Parscale spoke to a group during a conference on political marketing at the Romanian Academy during a March trip that was sponsored by McCann/Thiess Conferences, an event planning partnership that is co-founded by Romanian businessman Adrian Thiess.
In a statement to CNN, Parscale said the speech was "fully vetted and approved through the necessary channels in advance."
"The handful of international speeches I have given are an opportunity to travel the world with my wife and to take a break from the around-the-clock schedule that a presidential campaign demands," Parscale said. "We did not grow up with the opportunity to travel internationally, and speaking opportunities have allowed me to share my talent with other professionals in a university setting while having a brief break from the rigorous campaign schedule that I maintain."
The speech, which was first reported by The Washington Post, focused on his role and the strategy of the President's re-election effort, according to a recording.
Delivering paid speeches, whether domestic or abroad, is not illegal but is highly unusual for presidential campaign managers.
Robby Mook, who ran Hillary Clinton's 2016 race, did not give paid speeches during the campaign. Other campaign managers also said they did not give paid speeches during previous election cycles.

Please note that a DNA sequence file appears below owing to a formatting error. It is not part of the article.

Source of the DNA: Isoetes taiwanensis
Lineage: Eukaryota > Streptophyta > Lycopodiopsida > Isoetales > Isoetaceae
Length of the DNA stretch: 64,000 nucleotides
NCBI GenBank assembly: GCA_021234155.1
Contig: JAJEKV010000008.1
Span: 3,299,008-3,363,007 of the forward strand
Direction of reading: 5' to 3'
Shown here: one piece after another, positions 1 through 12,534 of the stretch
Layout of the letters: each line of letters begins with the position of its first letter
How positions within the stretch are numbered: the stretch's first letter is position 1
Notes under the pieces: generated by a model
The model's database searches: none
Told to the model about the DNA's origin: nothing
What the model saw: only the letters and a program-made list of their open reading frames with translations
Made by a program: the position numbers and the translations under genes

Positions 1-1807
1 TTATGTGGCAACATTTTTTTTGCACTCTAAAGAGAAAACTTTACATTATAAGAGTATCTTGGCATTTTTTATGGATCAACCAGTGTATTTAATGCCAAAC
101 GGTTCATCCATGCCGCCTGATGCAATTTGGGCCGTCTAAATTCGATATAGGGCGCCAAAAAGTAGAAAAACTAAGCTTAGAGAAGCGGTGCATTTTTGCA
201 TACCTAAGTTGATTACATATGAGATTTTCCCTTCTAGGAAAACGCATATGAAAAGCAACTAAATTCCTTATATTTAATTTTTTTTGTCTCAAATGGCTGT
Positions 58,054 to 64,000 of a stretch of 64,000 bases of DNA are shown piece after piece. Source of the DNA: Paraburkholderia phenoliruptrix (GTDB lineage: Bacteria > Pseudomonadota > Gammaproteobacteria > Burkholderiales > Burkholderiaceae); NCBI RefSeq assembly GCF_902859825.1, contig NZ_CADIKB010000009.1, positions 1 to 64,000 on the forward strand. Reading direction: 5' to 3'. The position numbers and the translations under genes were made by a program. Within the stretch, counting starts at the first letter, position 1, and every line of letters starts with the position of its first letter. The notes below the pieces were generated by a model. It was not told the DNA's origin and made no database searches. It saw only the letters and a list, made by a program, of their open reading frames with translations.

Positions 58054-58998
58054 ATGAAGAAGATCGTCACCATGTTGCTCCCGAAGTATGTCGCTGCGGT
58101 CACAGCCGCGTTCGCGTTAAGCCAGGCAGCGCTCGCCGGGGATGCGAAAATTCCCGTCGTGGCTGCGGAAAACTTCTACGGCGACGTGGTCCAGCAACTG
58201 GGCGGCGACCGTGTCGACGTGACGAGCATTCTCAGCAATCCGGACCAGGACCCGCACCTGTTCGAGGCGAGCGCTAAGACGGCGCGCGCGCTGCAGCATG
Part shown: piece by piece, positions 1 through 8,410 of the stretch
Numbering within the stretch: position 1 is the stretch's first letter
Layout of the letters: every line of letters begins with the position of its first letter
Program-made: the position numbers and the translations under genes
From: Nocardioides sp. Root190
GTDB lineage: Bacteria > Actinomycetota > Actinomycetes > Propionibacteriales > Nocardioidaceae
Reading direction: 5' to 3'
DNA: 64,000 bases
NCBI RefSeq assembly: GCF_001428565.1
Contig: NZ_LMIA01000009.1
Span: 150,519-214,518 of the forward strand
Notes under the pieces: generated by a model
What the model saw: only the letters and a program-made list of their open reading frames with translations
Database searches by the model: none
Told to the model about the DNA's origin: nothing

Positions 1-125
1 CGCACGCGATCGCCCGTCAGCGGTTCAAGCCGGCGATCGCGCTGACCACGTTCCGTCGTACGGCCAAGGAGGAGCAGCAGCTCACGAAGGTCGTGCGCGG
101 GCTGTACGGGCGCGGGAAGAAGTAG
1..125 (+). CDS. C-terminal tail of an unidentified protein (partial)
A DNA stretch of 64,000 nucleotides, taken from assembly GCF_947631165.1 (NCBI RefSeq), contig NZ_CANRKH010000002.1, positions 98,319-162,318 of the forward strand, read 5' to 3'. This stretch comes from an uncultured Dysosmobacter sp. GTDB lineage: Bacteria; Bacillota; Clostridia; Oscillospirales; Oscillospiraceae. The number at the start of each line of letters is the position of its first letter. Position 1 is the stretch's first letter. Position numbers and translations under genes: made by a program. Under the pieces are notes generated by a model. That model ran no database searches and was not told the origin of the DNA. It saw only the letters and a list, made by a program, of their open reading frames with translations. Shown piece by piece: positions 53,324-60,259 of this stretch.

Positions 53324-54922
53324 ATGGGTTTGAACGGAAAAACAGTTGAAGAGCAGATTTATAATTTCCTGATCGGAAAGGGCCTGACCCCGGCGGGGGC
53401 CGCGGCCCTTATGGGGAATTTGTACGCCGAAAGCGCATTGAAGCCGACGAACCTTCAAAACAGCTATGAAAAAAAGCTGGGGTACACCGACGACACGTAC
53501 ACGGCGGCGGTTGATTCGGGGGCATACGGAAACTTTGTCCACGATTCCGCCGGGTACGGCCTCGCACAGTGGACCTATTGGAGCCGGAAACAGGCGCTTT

Campaign spokeswoman Kayleigh McEnany said Parscale "followed the Trump campaign's approval process governing invitations for outside speaking engagements" and was there "as a private citizen, not to discuss official U.S. policies."
Parscale, who is not and has never been a government employee, is signed with the Worldwide Speakers Group. The agency's website lists his speaking fee as in the $15,000 to $25,000 range, but Parscale did not disclose how much he was paid for the speech in Romania. Several former administration and campaign officials work with the group, including Trump's former chief of staff John Kelly, former Attorney General Jeff Sessions and former deputy campaign manager David Bossie.
David Plouffe, who ran President Barack Obama's 2008 campaign, drew fire in 2009 after he was paid $50,000 to give a speech in Baku, the capital of Azerbaijan. He later donated the fee, according to The New York Times.
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